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Felice Cohen became something of an Internet sensation when her 90-square-foot Upper West Side apartment tour went viral back in 2011. Cohen's book, 90 Lessons for Living Large in 90 Square Feet (. . . or More), is out next week. While she doesn't live in that minuscule place anymore (which also happened to be a five-story walk-up), Cohen says there are things she misses about it and lessons she learned from living in a space about the size of a walk-in closet.
We caught up with Cohen, who is a personal organizer and writer, on the phone from her (relatively enormous) 490-square foot one-bedroom on the Upper West Side.
How did you end up in that now-infamous 90-square-foot apartment?
I moved into that place because I wanted to try living in Manhattan (I'd been living in the Bronx) and I wanted to finish a book I was working on, but I didn’t want to spend all my money doing it. It was about $700 a month.
What did you think when you first saw it?
When I first saw it, you could barely step on the floor because the woman living there was a slob. As a professional organizer I knew I could make it work. I put 77 boxes of stuff into storage when I moved in, and I was there for five years, slowly going through my stuff in storage, too. I ended up getting rid of everything in storage.
Did you ever feel like it was just too small?
I looked at is as though when I was working, the whole place was my studio and it was certainly bigger than a cubicle. Ane when I was getting dressed, the whole place was my dressing room. I had less stuff to clean, less to pay for and could do so much more. My life outside got bigger.
Did you ever have people over?
One time I had brunch—with my sister, brother-in-law, her two kids, and my parents. We did bagels. I only had a hot pot and a toaster oven. My niece who was four at the time loved my loft bed. She was the only person who could sit up in it and not bump their head. It was tricky to find a place for everyone to put their cups, but we did it.
Anything you miss about the old place?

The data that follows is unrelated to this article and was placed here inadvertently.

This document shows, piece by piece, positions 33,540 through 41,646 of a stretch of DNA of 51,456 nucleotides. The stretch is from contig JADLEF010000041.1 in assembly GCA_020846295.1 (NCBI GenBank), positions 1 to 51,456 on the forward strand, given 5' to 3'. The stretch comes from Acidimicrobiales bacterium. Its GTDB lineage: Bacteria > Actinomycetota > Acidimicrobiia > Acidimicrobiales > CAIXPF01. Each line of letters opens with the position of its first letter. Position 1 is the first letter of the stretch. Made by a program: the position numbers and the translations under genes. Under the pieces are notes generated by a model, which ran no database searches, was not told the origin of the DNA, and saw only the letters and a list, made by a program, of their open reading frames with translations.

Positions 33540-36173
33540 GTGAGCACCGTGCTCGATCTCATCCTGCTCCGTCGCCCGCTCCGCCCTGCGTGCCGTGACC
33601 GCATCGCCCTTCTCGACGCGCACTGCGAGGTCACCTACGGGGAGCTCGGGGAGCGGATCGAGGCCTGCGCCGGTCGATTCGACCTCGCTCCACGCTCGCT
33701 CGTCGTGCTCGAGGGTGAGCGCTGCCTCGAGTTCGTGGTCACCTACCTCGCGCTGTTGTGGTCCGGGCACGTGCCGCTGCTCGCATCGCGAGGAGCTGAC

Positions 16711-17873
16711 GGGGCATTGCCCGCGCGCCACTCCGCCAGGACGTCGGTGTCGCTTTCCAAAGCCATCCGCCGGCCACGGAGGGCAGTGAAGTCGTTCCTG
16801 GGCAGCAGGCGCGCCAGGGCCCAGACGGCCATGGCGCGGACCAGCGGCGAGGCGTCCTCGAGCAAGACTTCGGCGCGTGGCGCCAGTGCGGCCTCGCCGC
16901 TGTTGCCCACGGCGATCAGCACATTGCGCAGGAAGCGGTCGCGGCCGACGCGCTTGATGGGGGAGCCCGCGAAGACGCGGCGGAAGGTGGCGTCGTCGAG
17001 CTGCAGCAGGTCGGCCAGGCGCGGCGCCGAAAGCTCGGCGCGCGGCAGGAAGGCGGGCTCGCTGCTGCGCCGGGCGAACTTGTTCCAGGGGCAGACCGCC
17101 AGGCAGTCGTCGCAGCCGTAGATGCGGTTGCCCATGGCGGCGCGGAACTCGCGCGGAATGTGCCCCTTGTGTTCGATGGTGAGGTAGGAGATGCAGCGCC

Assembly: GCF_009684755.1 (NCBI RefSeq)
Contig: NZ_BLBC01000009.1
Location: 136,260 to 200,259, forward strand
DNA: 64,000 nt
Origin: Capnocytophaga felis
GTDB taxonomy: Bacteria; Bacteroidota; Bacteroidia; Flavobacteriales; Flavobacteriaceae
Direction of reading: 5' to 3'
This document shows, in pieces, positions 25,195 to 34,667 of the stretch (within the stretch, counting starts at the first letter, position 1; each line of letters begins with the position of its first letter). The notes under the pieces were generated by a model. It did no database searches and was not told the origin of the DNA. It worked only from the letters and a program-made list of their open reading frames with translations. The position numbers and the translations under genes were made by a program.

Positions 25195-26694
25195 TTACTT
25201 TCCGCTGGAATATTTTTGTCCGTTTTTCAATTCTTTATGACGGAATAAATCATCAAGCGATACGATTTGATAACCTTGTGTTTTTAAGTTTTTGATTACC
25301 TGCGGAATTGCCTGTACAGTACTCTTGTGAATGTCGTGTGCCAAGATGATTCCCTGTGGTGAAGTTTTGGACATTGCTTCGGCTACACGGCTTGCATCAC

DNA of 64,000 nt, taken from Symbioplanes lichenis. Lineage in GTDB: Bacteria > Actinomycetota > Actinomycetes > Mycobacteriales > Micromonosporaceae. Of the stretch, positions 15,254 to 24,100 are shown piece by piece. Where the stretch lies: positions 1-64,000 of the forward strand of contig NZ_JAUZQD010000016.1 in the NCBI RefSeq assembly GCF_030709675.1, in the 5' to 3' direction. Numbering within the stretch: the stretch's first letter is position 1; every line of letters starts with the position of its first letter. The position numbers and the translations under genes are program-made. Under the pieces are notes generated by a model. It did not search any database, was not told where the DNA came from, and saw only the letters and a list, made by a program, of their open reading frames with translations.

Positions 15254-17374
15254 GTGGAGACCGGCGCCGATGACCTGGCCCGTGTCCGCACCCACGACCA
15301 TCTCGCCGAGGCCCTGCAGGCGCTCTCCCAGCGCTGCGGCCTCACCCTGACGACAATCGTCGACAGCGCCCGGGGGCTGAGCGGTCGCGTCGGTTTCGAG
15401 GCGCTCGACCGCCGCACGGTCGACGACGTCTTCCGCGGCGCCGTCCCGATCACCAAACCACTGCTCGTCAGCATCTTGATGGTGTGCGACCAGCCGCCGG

It had a lot of charm. I loved the brick wall. It was my little-space escape from New York City.
Do you think it's something anyone can do?
It depends on the person. For me, I had a panic attack the first night, but it was a sacrifice I needed to make. Year after year, I kept living there because I loved it. I didn’t have to work my ass off and I could still afford to live in the city.
What are some of your tried-and-true organizing tips for 90 square feet, or a little more, as your book says?
Go vertical whenever possible. Put a double-bar in the closet. One bar is ridiculous. I also added a shoe cubby to my closet.
Utilize blank space: under the bed, under the couch. But don’t just throw it, keep it organized.
Keep your sheet set—two sheets and one pillow case, maybe—inside a pillow case. That's the best way to store it.
Also, I always tell my clients, books are meant to be read, not collect dust. Donate your books. I hate paper, and the fact that you can store things digitally is great. You also need to make sure your desktop is organized.
You can buy great boxes at the Container Store, but just make sure not to buy organizing stuff before you know what you need.
But the most important thing is to get rid of stuff. You don't want to start storing stuff you don't need, no matter how organized it is.
You've since upgraded to an apartment that is almost five times the size. What was the first night in that place like?
The entryway is almost the size of the old apartment!
I had over 30 boxes of stuff (I don't know where they went in the old place) and I unpacked them all on the first night.
Luckily the place came furnished because I didn’t have enough stuff. I was sleeping in the living room, and I was, like, is this a dream? It was so exciting.
What do you appreciate most about the extra space?
I love that I can have people over now. The kitchen was small with an old fridge and a small cabinet -- I gutted it and made beautiful cabinets. I wanted to increase the space in case I ever sell it. It's got an open concept kitchen and living room (see below).
What was your takeaway from five years of living in such a tiny space?
It made me realize what I want in life. I don’t ever want a big house, I just want the space I need. Everything we buy is forcing us to work another day to pay it off. It made me step back and realize I don’t want a lot ot stuff. People who are embracing the tiny house movement are getting it. I’ve been getting a lot of corrrepsondence from people in Croatia and Greece since the financial crisis, who also see the need to downsize their living spaces to feel more free.
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